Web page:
Bengaluru

Age is not on their side, but there is no lack of enthusiasm

Work is welcome: Nightingales Sandhya Kiran welcomes elders who want to keep themselves busy but cannot afford membership in existing active-ageing centres for senior citizens.— Photo: Bhagya Prakash K.

Work is welcome: Nightingales Sandhya Kiran welcomes elders who want to keep themselves busy but cannot afford membership in existing active-ageing centres for senior citizens.— Photo: Bhagya Prakash K.  

Elders active-ageing centres to keep themselves busy, and it doesn’t cost them a thing

The television on an elevated platform is beaming a funny Tamil movie on a sunny afternoon. But few pairs of eyes are glued to it. Most of those present in the big hall have their backs to the T.V., their hands busy at work. Expertly tearing, folding and gluing together paper covers, a few senior citizens have moved out of slums into a unique active-ageing centre, which not just promises to keep them busy, but also helps them earn a little pocket money.

Nightingales Sandhya Kiran is located in central Bengaluru. But unlike the rest, it welcomes elders who want to keep themselves busy but cannot afford membership in existing active-ageing centres for senior citizens.

Not only are inmates able to earn a few hundred rupees for the covers they make out of old newspaper and magazines, but are also taken care of. Apart from four meals a day, activities, including yoga, ensure that they are kept busy.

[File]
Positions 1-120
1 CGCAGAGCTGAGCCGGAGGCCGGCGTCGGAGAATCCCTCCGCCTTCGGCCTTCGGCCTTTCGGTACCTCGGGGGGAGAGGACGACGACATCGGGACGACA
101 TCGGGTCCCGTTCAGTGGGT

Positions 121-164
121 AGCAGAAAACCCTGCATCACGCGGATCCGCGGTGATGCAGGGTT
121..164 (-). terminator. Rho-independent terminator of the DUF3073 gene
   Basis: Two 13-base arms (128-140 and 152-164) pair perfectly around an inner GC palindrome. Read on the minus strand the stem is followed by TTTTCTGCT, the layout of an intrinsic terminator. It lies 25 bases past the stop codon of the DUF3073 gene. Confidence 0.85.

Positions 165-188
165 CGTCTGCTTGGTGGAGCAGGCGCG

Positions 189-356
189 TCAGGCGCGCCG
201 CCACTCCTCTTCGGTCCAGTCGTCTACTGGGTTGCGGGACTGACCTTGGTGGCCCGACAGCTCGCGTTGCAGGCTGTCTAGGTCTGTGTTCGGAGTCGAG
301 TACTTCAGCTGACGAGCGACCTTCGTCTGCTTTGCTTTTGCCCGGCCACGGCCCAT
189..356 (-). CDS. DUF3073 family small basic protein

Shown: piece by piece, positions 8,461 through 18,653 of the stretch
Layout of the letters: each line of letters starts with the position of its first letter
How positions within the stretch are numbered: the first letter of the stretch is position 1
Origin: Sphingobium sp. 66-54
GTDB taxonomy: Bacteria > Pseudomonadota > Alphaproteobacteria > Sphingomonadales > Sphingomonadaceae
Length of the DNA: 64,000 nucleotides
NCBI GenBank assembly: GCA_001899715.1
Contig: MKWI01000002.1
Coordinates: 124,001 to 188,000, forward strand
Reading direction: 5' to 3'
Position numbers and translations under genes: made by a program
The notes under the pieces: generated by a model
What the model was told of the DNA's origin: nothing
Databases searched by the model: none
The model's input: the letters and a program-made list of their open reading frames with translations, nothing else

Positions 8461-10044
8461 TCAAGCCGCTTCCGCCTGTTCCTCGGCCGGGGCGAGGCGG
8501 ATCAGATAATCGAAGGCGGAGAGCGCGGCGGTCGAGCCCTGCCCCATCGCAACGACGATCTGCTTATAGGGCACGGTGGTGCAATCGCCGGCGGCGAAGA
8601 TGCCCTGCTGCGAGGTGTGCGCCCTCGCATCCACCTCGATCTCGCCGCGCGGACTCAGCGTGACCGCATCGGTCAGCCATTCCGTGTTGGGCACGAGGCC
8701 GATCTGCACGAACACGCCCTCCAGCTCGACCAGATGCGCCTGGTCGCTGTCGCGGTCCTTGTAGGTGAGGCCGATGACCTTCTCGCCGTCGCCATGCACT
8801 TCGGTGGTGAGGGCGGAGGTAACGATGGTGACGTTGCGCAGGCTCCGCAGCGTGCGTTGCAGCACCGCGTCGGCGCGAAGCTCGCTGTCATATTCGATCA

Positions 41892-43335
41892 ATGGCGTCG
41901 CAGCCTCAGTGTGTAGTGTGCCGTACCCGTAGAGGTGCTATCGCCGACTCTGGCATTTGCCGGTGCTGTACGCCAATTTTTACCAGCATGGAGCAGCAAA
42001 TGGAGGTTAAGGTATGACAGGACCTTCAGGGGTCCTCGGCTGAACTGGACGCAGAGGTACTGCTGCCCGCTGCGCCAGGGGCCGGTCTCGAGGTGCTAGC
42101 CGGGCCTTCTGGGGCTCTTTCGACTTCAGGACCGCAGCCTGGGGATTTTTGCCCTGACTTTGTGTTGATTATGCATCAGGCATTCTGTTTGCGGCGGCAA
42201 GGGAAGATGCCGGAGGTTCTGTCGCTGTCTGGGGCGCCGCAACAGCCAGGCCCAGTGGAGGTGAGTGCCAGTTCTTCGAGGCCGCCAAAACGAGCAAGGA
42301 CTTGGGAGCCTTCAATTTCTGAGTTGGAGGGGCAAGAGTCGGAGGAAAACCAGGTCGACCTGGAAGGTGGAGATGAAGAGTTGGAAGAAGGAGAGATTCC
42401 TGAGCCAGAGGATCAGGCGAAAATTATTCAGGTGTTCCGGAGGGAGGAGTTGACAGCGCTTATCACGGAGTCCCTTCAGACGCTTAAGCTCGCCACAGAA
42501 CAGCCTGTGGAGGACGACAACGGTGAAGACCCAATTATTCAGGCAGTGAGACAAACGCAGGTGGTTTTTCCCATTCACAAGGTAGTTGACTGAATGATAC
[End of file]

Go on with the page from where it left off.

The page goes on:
No wonder not one of them is complaining.

Kanakamma (76), a former nurse, shuffles expertly between three languages (English, Kannada and Hindi) in between slipping into an old Hindi song when asked about her husband. “He was a good man,” she says fondly. She lives with her daughter and grandchildren. Then why come to the centre? “What do I do sitting at home all day? My daughter gives me food when I go back home, and then I sleep,” she says, hinting at the limited interaction with her family.

In another corner of the room is Narayan Swamy (82), a mestri during his younger days. With advancing age, work dried up and he didn’t know what to do with his time. His wife (60) is still employed by a well-to-do family, who have even accommodated the couple within their premises.

“After a fall last year, I cannot do much. I experience peace when I come here,” he says. Ask about his children and hesitation comes to the fore. “We are in touch,” is all he will offer, as he gets back to making covers.



Apart from four

meals a day, activities, including yoga, ensure that they are kept busy



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Printable version | Mar 31, 2020 7:35:59 AM | https://www.thehindu.com/news/cities/bangalore/Age-is-not-on-their-side-but-there-is-no-lack-of-enthusiasm/article14384968.ece

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